Earlier this week officials from the School of Business e-mailed and visited classes prompting seniors to participate in a Business Week survey that helps determine the school’s ranking in the publication. While a simple reminder to students to fill out the survey would have been appropriate in this situation, business school officials instead overstepped boundaries in their attempt to encourage participation in the poll.
The e-mail, signed by Susan M. Phillips, dean of the School of Business, and Lawrence Singleton, associate dean for undergraduate programs for the School of Business, stresses that the way students respond will impact the value of their diploma, therefore affecting their job and educational options in the future. The message states, “The higher The George Washington University School of Business is ranked, the more valuable your degree will be perceived to be.”
Besides bordering on inappropriate behavior from the school’s administrators, this instance defeats the purpose of a subjective student poll. Also, media attention aside, an untampered survey could be a valuable tool for the school in gaining feedback and potential areas of improvement. No doubt rankings play a significant part in the way both potential students and employers see a school, but the irony now is that Business Week will bring more intense scrutiny to the GW responses after this occurrence was brought to their attention. Indeed this case may not only bring embarrassment to the School of Business, but to the entire University, which has already suffered some fairly heavy public relations setbacks this semester.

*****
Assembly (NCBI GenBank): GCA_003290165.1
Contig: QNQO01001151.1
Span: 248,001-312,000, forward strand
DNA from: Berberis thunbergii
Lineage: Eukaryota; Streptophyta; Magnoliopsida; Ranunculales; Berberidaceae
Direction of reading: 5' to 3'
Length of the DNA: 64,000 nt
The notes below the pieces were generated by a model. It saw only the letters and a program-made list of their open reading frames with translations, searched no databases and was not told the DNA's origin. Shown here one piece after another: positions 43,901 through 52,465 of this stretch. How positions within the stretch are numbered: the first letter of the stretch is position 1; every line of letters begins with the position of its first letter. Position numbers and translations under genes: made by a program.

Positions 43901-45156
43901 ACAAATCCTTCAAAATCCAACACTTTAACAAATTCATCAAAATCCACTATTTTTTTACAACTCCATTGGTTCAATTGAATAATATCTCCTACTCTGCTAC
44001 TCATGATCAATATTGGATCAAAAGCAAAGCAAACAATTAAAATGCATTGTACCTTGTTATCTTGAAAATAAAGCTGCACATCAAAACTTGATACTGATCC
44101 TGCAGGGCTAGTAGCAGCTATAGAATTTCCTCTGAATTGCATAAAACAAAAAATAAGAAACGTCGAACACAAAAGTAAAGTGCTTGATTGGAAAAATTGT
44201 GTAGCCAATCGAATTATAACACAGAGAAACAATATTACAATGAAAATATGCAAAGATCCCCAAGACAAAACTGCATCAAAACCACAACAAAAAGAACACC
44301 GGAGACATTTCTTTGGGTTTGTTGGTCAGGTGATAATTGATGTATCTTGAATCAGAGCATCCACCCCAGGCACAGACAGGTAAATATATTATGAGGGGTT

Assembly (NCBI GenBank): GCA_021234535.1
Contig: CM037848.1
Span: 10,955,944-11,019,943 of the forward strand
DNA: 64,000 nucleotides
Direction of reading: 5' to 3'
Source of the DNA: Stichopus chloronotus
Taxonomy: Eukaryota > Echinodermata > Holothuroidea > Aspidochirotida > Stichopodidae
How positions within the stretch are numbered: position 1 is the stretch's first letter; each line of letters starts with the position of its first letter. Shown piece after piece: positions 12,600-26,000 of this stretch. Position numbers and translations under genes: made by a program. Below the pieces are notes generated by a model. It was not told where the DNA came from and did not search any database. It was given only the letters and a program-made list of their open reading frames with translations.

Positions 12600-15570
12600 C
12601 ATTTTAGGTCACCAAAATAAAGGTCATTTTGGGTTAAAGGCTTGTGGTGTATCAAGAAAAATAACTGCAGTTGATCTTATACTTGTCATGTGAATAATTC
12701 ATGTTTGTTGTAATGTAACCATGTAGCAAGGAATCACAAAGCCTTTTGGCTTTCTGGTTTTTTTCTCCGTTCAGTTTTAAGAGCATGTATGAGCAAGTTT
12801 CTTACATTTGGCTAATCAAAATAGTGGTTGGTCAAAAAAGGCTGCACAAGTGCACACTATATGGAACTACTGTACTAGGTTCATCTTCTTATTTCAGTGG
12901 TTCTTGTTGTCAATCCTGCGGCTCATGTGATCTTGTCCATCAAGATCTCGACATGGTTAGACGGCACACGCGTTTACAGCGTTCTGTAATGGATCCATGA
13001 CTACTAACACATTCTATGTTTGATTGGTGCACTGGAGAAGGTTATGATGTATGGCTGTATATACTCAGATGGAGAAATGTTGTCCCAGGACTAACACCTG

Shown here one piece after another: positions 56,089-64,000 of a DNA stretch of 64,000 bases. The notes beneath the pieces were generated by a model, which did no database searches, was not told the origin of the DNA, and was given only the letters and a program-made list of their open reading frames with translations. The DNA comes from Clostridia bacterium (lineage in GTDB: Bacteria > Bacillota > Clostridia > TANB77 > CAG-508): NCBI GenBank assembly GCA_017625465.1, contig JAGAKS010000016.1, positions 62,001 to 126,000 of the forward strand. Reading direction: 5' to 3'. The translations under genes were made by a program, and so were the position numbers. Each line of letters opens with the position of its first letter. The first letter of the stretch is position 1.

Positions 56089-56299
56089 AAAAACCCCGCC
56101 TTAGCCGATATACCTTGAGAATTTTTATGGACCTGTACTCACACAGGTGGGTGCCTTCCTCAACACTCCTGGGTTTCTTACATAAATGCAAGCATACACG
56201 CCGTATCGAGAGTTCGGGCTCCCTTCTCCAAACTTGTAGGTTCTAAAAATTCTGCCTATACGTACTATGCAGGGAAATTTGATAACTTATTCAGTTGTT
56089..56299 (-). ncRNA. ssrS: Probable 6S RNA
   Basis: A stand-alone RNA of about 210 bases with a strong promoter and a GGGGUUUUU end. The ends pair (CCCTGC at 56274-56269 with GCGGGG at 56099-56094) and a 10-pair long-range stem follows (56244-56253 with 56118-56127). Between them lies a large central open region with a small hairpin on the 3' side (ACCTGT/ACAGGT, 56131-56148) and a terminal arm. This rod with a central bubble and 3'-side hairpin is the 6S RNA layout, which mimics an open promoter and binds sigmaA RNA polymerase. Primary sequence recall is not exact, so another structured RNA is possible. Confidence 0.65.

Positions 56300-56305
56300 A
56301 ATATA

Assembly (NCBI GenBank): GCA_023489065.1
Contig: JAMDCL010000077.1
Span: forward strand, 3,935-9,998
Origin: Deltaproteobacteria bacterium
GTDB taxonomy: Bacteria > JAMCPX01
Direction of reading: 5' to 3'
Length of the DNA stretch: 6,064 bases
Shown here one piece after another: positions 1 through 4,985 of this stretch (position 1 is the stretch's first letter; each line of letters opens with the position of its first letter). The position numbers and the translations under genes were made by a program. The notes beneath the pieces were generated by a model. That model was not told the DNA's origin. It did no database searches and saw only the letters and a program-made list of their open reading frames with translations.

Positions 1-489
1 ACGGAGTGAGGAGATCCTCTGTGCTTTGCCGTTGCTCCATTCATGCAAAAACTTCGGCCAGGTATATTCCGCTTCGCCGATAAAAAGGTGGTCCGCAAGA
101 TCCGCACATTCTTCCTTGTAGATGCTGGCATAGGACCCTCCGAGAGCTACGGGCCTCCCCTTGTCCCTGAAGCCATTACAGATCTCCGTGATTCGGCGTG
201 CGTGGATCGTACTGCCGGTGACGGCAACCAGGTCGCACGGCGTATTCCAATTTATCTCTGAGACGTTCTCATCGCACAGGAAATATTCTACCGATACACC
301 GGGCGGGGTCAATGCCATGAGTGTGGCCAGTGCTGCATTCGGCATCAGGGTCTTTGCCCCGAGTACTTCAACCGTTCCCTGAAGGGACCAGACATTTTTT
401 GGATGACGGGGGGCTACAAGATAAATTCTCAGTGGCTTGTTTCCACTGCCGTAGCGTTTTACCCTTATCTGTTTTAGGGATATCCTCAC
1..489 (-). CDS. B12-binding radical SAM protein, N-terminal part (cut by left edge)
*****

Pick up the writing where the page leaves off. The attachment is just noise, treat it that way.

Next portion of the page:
Interestingly the School of Business is one of the continually top-ranked entities of GW. For the past eight years the school’s undergraduate program has been ranked one of the top 50 Business Schools by U.S. News and World Report. While GW’s ranking as a whole has continued in a downward trend over the past few years, the business school instead has been on the upswing. The school already has prestige and a positive reputation, without the prompting of officials to students to reply to a specific survey.
The tone of the GW administration as a whole has been one of apathy toward rankings in the past, instead focusing first on academics in hopes that improved rankings will follow. It is understandable that the School of Business wants to take on their own view of individual school rankings, but their methods must be more tactful than implying negative consequences on their students’ futures.
For a school that prides itself in teaching ethics to the next generation of business leaders, interfering with such a project as this seems out of line. The school’s Web site explains that they strive to highlight the complexities of a business education, citing the need to be “ethical in business.” In the case of a school devoted to teaching students the ethics of business, this situation may provide a first-hand learning experience for students.
Despite the GW administration’s indifference to ranking publications in the past, the reality remains that rankings have bearing on the decisions of students, alumni and prospective employers. From this situation it seems clear that the GW administration must communicate with individual school deans an appropriate policy of how to approach and deal with ranking situations in the future.